Dummer’s War raged in Vermont between 1722 and 1725. That conflict is largely forgotten now, but the remnants of the first permanent European settlement in the Green Mountain State remain behind. Visitors to today’s Fort Dummer State Park can do more than touch base with our past. They can also hike, camp, and enjoy other outdoor activities. These dense woods attract lots of four-legged creatures as well, so wildlife viewing at Fort Dummer State Park is always a treat.
Fort Dummer State Park’s RV campground blends in with the rustic nature of this place, along with its now-ancient settlement history. The comfortable 50-site RV campground has lots of amenities, but electrical hookups are not one of them. So, if you want to watch TV documentaries about early Vermont, stay at home. If you want to experience this place for yourself, pack your motorhome and take the short drive to Fort Dummer State Park.
Back in the day, what later became Interstate 91 was the dividing line between European and Native American societies in New England. Today, this wide and well-maintained thoroughfare is the best way to leave the Boston-to-Philadelphia corridor behind and enjoy nature. Most people start from Springfield and head north into the park, which is about seven miles north of the Massachusetts-Vermont line.
Parking is available near the main trailheads, the day use area, and a historic rock quarry. The summer-only Fort Dummer State Park is open between Memorial Day Weekend and Labor Day Weekend.
Like pretty much every other part of Fort Dummer State Park, the RV campground has many wooded and gently sloping areas. But the parking spots themselves are firm and level. This motorhome campground also has plenty of space. The park’s 50 well-spaced, back-in RV parking spots are arranged in three loops. The smaller two loops share a restroom/shower area, and the larger loop has a restroom/shower area all its own. Shade is definitely not a problem here, because this part of the Vermont/New Hampshire borderland has some of the last unspoiled forests in the area. Campground amenities include an RV dump station, large recycling bin, and several drinking water spigots. The campground offers easy access to the recreation field, picnic area, and main hiking trails. So, feel free to stay for a weekend or even longer.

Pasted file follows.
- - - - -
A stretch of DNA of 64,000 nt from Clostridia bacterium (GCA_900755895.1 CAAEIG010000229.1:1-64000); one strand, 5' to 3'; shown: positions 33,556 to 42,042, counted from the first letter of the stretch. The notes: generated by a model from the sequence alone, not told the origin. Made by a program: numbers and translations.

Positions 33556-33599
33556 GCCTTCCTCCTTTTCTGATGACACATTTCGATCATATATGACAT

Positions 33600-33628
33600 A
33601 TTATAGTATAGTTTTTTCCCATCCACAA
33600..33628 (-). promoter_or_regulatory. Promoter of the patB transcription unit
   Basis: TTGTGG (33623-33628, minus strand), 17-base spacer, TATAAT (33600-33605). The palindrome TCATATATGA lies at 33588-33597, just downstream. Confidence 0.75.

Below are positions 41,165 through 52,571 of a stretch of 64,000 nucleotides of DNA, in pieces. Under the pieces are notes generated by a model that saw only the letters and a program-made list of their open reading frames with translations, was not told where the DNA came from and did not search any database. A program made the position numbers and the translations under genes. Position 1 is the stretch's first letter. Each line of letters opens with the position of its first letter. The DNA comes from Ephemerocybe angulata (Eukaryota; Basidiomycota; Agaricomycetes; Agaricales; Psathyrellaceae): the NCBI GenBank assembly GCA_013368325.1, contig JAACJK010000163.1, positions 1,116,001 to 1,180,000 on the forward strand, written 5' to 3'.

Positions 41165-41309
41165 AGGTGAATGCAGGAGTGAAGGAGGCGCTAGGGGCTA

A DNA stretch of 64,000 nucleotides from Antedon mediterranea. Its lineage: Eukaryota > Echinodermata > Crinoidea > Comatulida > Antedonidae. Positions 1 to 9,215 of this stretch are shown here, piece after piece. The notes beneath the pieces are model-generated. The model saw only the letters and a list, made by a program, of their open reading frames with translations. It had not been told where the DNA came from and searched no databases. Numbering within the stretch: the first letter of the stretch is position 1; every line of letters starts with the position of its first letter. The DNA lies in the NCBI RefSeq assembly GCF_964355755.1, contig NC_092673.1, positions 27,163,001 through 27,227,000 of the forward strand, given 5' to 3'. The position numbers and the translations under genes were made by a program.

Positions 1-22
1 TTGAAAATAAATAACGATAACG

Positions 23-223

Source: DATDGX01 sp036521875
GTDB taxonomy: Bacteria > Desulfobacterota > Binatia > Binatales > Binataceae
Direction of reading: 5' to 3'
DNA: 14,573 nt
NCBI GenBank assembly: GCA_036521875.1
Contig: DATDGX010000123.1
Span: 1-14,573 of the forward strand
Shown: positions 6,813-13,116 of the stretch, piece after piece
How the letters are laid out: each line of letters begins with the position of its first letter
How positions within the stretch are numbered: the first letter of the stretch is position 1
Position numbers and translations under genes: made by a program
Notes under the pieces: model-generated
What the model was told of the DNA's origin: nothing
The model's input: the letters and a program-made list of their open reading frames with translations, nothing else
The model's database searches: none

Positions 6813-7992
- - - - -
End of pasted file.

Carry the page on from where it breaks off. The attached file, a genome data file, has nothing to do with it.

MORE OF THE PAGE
Even though the forest is almost as thick as it was in pre-Columbian days, a lot has changed since the English abandoned Fort Dummer shortly after the French and Indian War. When engineers dammed the Connecticut River in 1909, the original Fort site slipped underwater. However, there’s an overlook on the one-mile Sunrise Trail that points out the original Fort Dummer site. For most of the way, this trail gently slopes through ancient forests. Fittingly, the Sunset Trail is in the western part of the park. The half-mile loop trail offers nice views of the surrounding communities, some of which are almost as old as Fort Dummer. Finally, there’s the half-mile Broad Brook Trail. This trail is quite steep in parts, but it ends at a popular swimming hole. So it’s a yin-yang thing.
Most of Fort Dummer State Park's hiking trails are also open to mountain bikes. For something challenging, try one of the longer and steeper trails. Or, for something completely different, take the family for a bicycle ride along the park's main dirt roads. Enjoy the scenery and get a little exercise while you're at it.
Pretty much the only plot of land not covered by canopy is the recreation field near the RV park. This meadow has prepared gaming places, like horseshoe pits and a volleyball net. There’s also plenty of space for other activities in the warm Vermont summer sun.
Fort Dummer State Park’s picnic area is in one of the most diverse parts of the park. It’s next to a marsh and a rock quarry. To reach it, drive your RV to the parking area or hike part of the Sunset Trail. The area has plenty of tables. Or, just find a nice spot on the meadow and spread a blanket. Barbecue grills are available as well.
The area near the picnic tables is also a good place to see wildlife. Numerous land animals, such as squirrels and deer, find shelter under the towering oak and birch trees. Since the park is usually not very crowded, many of these shy animals sometimes venture to the lake shore for a drink. Foxes, coyotes, and even black bears are more common deeper in the woods.
All the tall trees make Fort Drummer State Park a popular destination for migratory birds in the spring and fall. There are lots of permanent residents as well. So, if you're into birding, have your score card ready in the campervan. Common species include ruffed grouse, yellow bellied sapsucker, least flycatcher, black-throated green warbler, and rose-breasted grosbeak.